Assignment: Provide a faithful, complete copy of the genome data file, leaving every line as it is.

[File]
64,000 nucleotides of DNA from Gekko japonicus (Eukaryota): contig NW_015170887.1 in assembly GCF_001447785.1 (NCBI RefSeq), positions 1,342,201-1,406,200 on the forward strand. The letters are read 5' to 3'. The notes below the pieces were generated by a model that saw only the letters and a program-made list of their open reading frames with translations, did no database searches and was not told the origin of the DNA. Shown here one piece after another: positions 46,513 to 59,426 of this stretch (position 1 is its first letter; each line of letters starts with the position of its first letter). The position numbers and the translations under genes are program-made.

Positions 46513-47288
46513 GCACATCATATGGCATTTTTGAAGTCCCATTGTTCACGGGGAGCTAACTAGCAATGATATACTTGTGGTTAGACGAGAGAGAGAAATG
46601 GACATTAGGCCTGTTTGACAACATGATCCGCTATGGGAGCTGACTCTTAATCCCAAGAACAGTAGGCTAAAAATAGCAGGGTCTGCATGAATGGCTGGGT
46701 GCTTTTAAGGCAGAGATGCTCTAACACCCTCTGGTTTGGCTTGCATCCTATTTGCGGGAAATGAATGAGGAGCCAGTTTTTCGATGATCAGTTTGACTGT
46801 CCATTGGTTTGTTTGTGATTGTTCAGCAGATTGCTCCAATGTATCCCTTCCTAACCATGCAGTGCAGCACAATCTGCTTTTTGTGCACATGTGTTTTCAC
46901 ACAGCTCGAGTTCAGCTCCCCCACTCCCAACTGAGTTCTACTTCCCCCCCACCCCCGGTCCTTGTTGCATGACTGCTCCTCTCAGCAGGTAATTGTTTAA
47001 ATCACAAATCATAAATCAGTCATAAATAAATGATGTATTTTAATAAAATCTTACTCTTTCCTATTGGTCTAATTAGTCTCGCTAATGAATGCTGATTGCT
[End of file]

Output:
64,000 nucleotides of DNA from Gekko japonicus (Eukaryota): contig NW_015170887.1 in assembly GCF_001447785.1 (NCBI RefSeq), positions 1,342,201-1,406,200 on the forward strand. The letters are read 5' to 3'. The notes below the pieces were generated by a model that saw only the letters and a program-made list of their open reading frames with translations, did no database searches and was not told the origin of the DNA. Shown here one piece after another: positions 46,513 to 59,426 of this stretch (position 1 is its first letter; each line of letters starts with the position of its first letter). The position numbers and the translations under genes are program-made.

Positions 46513-47288
46513 GCACATCATATGGCATTTTTGAAGTCCCATTGTTCACGGGGAGCTAACTAGCAATGATATACTTGTGGTTAGACGAGAGAGAGAAATG
46601 GACATTAGGCCTGTTTGACAACATGATCCGCTATGGGAGCTGACTCTTAATCCCAAGAACAGTAGGCTAAAAATAGCAGGGTCTGCATGAATGGCTGGGT
46701 GCTTTTAAGGCAGAGATGCTCTAACACCCTCTGGTTTGGCTTGCATCCTATTTGCGGGAAATGAATGAGGAGCCAGTTTTTCGATGATCAGTTTGACTGT
46801 CCATTGGTTTGTTTGTGATTGTTCAGCAGATTGCTCCAATGTATCCCTTCCTAACCATGCAGTGCAGCACAATCTGCTTTTTGTGCACATGTGTTTTCAC
46901 ACAGCTCGAGTTCAGCTCCCCCACTCCCAACTGAGTTCTACTTCCCCCCCACCCCCGGTCCTTGTTGCATGACTGCTCCTCTCAGCAGGTAATTGTTTAA
47001 ATCACAAATCATAAATCAGTCATAAATAAATGATGTATTTTAATAAAATCTTACTCTTTCCTATTGGTCTAATTAGTCTCGCTAATGAATGCTGATTGCT